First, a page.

Astrid Kirchherr, self-portrait, 1960Can one woman’s personal style actually change a generation? In the case of Astrid Kirchherr, it did. Yesterday’s episode of Fresh Air on NPR featured an interview with Ms. Kirchherr which should not be missed.
In 1960, Astrid Kirchherr met a group of young (some even underage) boys who were playing in a rock band on the Ripperbaum in Hamburg, Germany. According to Kirchherr, this was not an area of town where nice girls went out at night, but she went with her then boyfriend Klaus Voormann. The band she saw was The Beatles – popular culture and fashion has never been the same.
Kirchherr was attending art school at the time and was practicing as a photographer. The story goes that she gathered up The Beatles one morning, took them out to an abandoned fun fair and took the famous iconic images of the band in its early days. The Beatles then featured Harrison, McCartney, and Lennon of course, as well as Pete Best on drums, and “the fifth Beatle” – Stuart Sutcliffe. Sutcliffe was a painter by trade and talent, but sold a painting to buy a bass guitar at the request of John Lennon who really wanted Sutcliffe as part of the band.
The Beatles by Astrid Kirchherr, 1960 - Best, Harrison, Lennon, McCartney & SutcliffeAfter a few weeks in Hamburg, Sutcliffe and Kirchherr fell in love and became engaged. Sutcliffe left The Beatles, McCartney moved over to the bass, and a few years later Pete Best was replaced by Ringo Starr.
Kirchherr is credited as giving The Beatles their “mop top” hair styles, which she insists wasn’t so unusual in Hamburg at the time. She states that she originally gave Klaus Voormann the haircut to cover his protruding ears. Stuart Sutcliffe liked the style and was the first of the group to adopt it – Kirchherr says that the cut was relatively easy for him as his hair was already long to accommodate the Elvis-style rocker pompadour. It was simply a matter of washing out the brylcreem and even-ing things up. The next Beatle to get the style was George Harrison, who had such “beautiful hair that it turned out great and he was very pleased.”
Kirchherr states that Stuart Sutcliffe matched her in height and build; when he moved in with her he began to wear her clothes and adopt her style. She states that at the time in Hamburg there were many different youth subcultures designated by their different uniforms – “the rockers, the exis, the mods…” Influenced by Jean Paul Sartre and Jean Cocteau, she and Klaus Voormann were a part of “the exis” – short for existentialists – styling themselves after Parisian university students with capes, berets, long scarves and lots of black. Kirchherr recalls “we had to do our own clothes if we had weird ideas,” - knitting the long maxi-scarves herself since no one sold them, and stealing an over-sized sweater from one's father to try and look like “the Sartre people in France or Juliette Greco.” Kirchherr states: “we looked a bit weird, but we all thought it was great to be different.”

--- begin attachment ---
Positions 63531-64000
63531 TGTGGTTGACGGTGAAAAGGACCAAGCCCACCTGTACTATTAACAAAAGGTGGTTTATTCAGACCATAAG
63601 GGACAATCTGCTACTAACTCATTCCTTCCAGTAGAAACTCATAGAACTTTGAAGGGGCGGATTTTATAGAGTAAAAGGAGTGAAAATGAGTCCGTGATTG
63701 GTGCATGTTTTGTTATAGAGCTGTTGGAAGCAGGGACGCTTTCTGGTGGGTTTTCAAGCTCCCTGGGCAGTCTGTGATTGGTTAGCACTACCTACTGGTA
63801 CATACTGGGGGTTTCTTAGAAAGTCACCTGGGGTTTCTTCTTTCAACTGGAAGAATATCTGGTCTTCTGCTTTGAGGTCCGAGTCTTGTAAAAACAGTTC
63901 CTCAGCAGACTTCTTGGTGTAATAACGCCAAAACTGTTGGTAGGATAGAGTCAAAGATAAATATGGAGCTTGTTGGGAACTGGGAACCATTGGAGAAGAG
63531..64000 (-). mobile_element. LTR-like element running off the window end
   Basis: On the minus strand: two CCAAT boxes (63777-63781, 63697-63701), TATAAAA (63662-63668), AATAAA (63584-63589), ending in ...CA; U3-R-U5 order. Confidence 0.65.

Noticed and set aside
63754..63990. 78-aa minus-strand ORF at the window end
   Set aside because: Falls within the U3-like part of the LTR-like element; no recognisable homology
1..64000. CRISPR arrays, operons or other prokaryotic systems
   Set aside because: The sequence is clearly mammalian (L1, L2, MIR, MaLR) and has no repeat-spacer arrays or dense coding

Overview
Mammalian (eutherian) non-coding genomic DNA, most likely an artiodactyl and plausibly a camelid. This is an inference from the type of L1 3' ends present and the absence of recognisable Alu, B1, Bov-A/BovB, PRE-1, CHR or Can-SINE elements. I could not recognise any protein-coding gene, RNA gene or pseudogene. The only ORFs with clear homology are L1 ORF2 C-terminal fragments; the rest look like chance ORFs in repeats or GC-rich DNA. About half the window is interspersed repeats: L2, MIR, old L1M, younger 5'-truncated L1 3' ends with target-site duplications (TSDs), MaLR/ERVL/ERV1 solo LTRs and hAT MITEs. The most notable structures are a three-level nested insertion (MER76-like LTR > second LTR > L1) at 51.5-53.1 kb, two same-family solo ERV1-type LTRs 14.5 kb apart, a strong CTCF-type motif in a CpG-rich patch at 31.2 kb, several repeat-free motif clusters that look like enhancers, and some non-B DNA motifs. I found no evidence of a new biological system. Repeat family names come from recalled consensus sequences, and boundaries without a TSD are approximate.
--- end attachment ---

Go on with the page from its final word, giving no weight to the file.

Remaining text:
Sutcliffe went on to borrow a collar-less corduroy suit from his girlfriend which she had made herself after seeing a high-fashion version by Pierre Cardin in a magazine. John Lennon initially made fun of the look, but later on adopted it along with the band to create one of their signature styles.
Klaus Voormann's "Revolver" cover - 1966Klaus Voormann went on to create the famous cover art for The Beatles’ Revolver album in 1966, and The Beatles went on and became history.
After leaving The Beatles, Stuart Sutcliffe went back to art school in Hamburg. In 1962, Sutcliffe collapsed and died of a brain hemorrhage at the age of 21. Astrid Kirchherr states that he was, and is, the love of her life. She says that she still wears black, cuts her hair short, wears long scarves and leather pants, and is looking forward to her 70th birthday this year.
Imagine it: the contents of your closet, your personal style, one day gets “borrowed” and blown up by some close friends who become mega-stars. How would your style change the world?
Listen to the full interview between Terry Gross & Astrid Kirchherr on NPR. The story of Astrid Kirchherr, Stuart Sutcliffe and The Beatles is captured in the 1994 film Backbeat with Stephen Dorff as Sutcliffe and Sheryl Lee as Kirchherr.